Federal Reserve Chair Janet Yellen’s 3,600-word speech at an economic symposium in Jackson Hole, Wyoming, today set the stage for shifting gears in monetary policy in the months ahead. The pivot would come after years of keeping interest rates at record-low levels. Trillions of dollars in asset purchases are expected to end in October. Yellen
Some Fed policymakers are getting itchier to raise rates as the economy moves “Closer to Fine.”
Though unemployment is higher, the economy keeps pumping out jobs at a good clip.
The week’s highlights will include a Fed meeting, a jobs report and a Medicare birthday.
Ahead this week: key readings on housing and a Harry Potter anniversary.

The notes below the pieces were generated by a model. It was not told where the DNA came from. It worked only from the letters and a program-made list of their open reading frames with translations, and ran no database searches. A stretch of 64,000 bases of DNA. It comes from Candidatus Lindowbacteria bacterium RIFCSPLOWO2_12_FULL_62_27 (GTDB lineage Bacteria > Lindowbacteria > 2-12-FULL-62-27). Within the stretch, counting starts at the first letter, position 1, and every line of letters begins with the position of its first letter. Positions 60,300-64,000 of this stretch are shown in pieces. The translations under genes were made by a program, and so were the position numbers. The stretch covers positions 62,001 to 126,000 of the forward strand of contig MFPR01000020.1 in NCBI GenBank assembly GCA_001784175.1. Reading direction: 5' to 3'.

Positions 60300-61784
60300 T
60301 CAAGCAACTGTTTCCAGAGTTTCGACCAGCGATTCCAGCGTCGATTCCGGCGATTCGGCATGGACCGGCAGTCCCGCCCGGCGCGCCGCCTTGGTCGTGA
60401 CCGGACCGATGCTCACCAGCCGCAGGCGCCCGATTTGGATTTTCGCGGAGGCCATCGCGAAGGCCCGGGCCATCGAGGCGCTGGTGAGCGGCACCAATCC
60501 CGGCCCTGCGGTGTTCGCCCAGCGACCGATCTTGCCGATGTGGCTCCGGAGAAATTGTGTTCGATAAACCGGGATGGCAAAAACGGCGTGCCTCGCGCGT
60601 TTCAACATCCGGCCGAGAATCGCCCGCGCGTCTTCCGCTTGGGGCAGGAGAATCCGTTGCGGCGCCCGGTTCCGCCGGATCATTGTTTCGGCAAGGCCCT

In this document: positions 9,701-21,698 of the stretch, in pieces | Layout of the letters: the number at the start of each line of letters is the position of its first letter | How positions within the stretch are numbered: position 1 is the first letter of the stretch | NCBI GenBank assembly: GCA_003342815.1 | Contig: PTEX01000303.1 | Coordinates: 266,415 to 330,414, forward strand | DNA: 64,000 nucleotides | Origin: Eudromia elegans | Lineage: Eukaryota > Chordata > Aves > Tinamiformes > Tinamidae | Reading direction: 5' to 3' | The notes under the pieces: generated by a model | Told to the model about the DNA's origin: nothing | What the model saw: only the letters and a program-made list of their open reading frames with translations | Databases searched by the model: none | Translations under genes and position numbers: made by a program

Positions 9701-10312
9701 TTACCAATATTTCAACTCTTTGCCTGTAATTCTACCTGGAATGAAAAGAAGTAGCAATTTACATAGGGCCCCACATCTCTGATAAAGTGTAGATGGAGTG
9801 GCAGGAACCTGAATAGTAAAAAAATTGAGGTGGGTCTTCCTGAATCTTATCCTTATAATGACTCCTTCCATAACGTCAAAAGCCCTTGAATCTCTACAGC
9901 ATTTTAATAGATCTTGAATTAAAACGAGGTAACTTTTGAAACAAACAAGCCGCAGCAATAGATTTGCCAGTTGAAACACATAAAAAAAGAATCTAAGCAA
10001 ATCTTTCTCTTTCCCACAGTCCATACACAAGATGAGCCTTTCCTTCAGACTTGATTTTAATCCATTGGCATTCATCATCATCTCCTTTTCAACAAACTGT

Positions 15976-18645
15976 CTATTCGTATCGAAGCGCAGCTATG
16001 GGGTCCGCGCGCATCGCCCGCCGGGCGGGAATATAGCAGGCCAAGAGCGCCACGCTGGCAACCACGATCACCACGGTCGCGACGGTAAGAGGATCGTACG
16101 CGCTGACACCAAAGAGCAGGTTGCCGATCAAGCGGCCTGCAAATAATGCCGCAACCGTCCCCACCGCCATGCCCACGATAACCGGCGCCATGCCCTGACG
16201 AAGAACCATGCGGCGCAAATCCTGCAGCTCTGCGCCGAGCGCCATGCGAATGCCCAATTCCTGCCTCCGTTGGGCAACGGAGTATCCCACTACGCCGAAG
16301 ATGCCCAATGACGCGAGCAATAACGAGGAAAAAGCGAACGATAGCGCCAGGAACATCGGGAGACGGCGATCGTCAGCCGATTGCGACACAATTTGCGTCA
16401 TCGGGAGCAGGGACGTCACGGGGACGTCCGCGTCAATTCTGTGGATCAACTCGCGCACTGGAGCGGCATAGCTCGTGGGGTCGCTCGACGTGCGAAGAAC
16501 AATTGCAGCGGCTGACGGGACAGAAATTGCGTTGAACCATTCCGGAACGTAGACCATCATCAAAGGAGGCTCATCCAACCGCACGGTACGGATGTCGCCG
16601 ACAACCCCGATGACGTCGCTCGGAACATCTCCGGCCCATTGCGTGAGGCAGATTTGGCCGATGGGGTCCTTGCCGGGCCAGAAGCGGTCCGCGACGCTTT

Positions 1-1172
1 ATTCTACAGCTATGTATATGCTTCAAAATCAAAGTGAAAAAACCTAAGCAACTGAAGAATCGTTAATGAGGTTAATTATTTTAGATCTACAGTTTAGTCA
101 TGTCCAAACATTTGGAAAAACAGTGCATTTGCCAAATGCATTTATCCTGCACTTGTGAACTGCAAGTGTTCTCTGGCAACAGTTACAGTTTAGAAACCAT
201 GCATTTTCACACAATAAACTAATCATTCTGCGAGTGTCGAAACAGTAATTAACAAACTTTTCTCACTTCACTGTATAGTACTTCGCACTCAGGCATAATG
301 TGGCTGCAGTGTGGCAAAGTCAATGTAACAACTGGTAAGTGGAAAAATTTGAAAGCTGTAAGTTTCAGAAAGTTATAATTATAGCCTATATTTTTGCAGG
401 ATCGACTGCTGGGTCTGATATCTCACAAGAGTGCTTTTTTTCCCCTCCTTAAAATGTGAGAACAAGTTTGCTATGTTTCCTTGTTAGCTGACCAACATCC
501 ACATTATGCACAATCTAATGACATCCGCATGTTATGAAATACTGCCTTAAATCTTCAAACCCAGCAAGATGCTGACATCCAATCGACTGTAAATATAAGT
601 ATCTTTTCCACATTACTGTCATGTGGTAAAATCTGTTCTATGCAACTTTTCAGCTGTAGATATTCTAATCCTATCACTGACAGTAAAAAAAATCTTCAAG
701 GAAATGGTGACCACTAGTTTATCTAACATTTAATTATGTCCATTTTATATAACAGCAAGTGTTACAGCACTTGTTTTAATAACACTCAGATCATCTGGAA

The Federal Reserve finds plenty of signs of a rebound from the winter slump.
While the Federal Reserve has given stress tests to the nation’s banks since the financial crisis, the Fed chair’s semi-annual testimony before both houses amounts to Congress’ own version of stress testing the nation’s top central banker. But in her first of two days of appearances on Capital Hill, Fed Chair Janet Yellen’s so-called Humphrey-Hawkins
The Fed chief will try not to make news before Congress this week, but good luck with that.
Fed Chair Janet Yellen says she doesn’t see a need for U.S. monetary policy to shy away from the status quo.
With the Federal Reserve expected to begin raising short-term interest rates next year, outside observers say the central bank should soon begin holding news conferences after every regularly scheduled policy meeting. If the more frequent briefings don’t start this year, then they most certainly should early in 2015, the observers say. It was only three